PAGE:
TAMPA — Next week, a small army of evaluators will descend upon the Hillsborough County schools. Their mission: decide whether the district deserves accreditation.
Officials say they're hopeful the 40-member team from the Southern Association of Colleges and Schools will like what they see. But it's not a slam dunk.
"I wake up in the middle of the night wondering, do I have this right," said district coordinator Dennis Holt. "Are people informed enough to answer the questions the right way?"
Since 1914, individual high schools in Hillsborough have routinely won accreditation from the Southern Association of Colleges and Schools. The voluntary process serves as a stamp of approval for colleges, employers and other groups that seek to gauge school quality.
But next week's visit is different, since Hillsborough is seeking full-district accreditation — something only a relative handful of school systems have attained.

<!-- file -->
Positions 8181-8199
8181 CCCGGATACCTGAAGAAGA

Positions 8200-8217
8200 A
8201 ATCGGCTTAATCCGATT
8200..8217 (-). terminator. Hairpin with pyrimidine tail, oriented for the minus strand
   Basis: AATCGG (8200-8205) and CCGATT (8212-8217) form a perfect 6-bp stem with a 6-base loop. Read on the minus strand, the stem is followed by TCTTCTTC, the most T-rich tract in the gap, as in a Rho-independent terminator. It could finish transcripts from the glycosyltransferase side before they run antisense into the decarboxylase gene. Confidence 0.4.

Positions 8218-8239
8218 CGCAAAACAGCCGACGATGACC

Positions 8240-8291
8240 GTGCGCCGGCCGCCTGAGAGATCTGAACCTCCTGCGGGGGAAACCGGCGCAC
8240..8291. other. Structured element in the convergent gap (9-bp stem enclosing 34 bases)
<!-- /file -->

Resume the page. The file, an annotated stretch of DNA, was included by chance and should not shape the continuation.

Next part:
On Monday, members of the visiting team will interview superintendent MaryEllen Elia, school board members, her senior staffers, and around 210 principals, Holt said. They'll scrutinize the district's strategic plan, look under the hood to see how student data is being measured, and poke through the budget.
The next day, they'll fan out to 40 schools and see if reality conforms to what they've been told.
"The things we've reported, are they evidenced out in the schools?" Holt said. "At the end of the day, they will probably have talked to 400 or 500 parents, and that's not even counting the people they will run across in the parking lot."
Some schools won't know if they're being visited until an evaluator shows up. But that's not so unusual in a district that gets plenty of attention from state officials, said Christi Buell, principal at Sulphur Springs Elementary.
"For us, it's really business as usual," she said.
At every school, the evaluator will meet with principals, teachers, students and parents. And the door will be closed.
"They shoo the principal out," he said. "It's strictly confidential."
On Wednesday at 3 p.m., the team will deliver its report in a public meeting at 901 East Kennedy Blvd.
Hillsborough officials say they're confident the district will win accreditation — but it might not earn a perfect grade.
"They will commend us for some things we do very well, but they will certainly make recommendations," Holt said. "It's not a rubber stamp by any means."